When you need to take specialist legal advice following a separation, one of your concerns will most likely be how you will fund this. There are a number of options available to consider including checking your eligibility for public funding (legal aid) -although the availability of this is very limited indeed in terms of firms who offer this and the kind of case that is eligible.
Your solicitor should always talk to you openly about fees and will give you estimates of the likely costs and will discuss with you how you will fund your case. It is standard practice at most firms for you to be asked to pay an agreed sum at the outset and further sums on a monthly basis as the situation requires. You need to consider if you can fund this from your own resources, or, if this is not sustainable then there are other options to consider including as set out below:
Funding from Family/friends
Family/friends might offer to pay your fees or contribute to them if you are struggling. This is sometimes documented using a loan agreement. Before signing any legal document, you should take independent advice in relation to the agreement you are being invited to sign. Perhaps more commonly family support is supplied informally. In such cases, getting reimbursement from the marital resources further down the line to repay the money can be hard especially where money is tight because the support is seen as a ‘soft loan’ with insufficient funds to allow for repayment. If family or friends have offered to pay your fees or contribute to them please highlight this to your lawyer in advance so they can advise you.
A Legal Services Order
If your spouse is in a far superior financial position, you can consider applying to the court for funding towards your fees which is called a legal services application and order. Once obtained it can provide instalment lump sum payments from your spouse to you to pay your legal fees. When making an application like this, the Court will consider a number of criteria such as needs, resources, obligations and responsibilities, as well as any steps taken to avoid legal proceedings such as mediation. The court will also look at the need for proportionality and saving unnecessary expense in an attempt to assist the parties both having access to justice on an equal footing under Section 22Z(b) of the Matrimonial Causes Act 1973.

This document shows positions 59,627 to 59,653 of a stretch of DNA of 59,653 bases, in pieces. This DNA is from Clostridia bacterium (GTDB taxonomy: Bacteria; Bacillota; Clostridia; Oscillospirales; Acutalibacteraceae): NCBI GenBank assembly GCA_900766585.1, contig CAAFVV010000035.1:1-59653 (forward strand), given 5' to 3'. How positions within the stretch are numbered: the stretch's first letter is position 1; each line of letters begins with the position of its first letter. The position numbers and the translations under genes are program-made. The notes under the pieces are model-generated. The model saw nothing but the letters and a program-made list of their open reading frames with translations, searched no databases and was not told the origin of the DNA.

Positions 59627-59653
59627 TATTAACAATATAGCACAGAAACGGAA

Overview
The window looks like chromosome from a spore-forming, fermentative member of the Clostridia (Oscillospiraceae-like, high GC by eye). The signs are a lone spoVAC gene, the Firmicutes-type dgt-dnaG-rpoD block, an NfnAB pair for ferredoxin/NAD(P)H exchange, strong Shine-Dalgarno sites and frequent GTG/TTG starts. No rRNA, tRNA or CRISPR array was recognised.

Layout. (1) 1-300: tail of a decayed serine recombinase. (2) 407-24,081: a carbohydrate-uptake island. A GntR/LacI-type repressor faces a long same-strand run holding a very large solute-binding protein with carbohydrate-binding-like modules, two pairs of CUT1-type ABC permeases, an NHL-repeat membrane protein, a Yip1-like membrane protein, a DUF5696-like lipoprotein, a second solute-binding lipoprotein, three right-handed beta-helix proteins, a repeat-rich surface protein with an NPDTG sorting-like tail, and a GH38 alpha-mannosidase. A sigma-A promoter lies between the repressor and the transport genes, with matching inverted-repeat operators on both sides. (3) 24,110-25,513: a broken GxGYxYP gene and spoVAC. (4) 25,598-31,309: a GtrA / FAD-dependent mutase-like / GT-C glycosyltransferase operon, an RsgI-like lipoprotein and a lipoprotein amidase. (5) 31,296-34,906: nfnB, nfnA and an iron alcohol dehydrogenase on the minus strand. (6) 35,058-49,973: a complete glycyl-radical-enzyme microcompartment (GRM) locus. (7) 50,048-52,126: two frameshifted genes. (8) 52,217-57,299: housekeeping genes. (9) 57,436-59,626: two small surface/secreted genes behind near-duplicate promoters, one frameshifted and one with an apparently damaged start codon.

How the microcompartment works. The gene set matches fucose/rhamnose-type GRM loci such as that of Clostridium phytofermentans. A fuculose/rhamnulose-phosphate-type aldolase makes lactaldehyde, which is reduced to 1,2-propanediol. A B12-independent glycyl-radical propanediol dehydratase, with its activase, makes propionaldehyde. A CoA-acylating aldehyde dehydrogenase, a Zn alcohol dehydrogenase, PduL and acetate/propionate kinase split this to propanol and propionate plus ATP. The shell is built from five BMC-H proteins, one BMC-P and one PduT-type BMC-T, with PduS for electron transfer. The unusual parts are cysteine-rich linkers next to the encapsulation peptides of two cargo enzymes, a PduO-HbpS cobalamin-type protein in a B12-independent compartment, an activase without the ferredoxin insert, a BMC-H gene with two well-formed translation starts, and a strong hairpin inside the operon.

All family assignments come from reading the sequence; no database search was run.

A Specialist Litigation Loan
There has been recent coverage in the press and legal services sector about some clients being found to have been inappropriately forced to take out 18% interest Novitas loans for their family legal fees. You should never take out such an arrangement without understanding all your options and checking the terms very carefully indeed to ensure they are the best option for you.
However, in some cases, these loans can be very helpful indeed and there are many providers of them on the market. When such a loan is the preferred option, be sure to check exactly how the loan will work and its terms and to take independent legal advice before signing up to anything. You may be able to obtain a personal loan from a bank or other institution with lower rates than a litigation loan.
What should be considered when taking out a litigation loan?
- How much do you need to borrow? Your legal adviser will give you an estimate of what costs could be incurred.
- Is there an affordable mechanism for repayment?
- Any loan documentation will need to be understood so make sure you have the documents explained by an independent legal adviser (not your family lawyer).
- Certain loans can be offered without security, but others will require security. Those with security can offer lower interest rates. If a loan is secured against your home, then the property may be at risk if you cannot repay the lending.
Your legal team cannot recommend a lender to you so you need to do your own market research. Such organisations as the Level Group, and Iceberg have established litigation fund products and so too do some private banks.
In summary, working out how you will fund your legal fees is an important part of the process and there are options available to you which you should discuss with your lawyer at an early stage in detail.
If you would like to know anything more about the subject covered in this article please do not hesitate to contact a member of the family law team for further advice.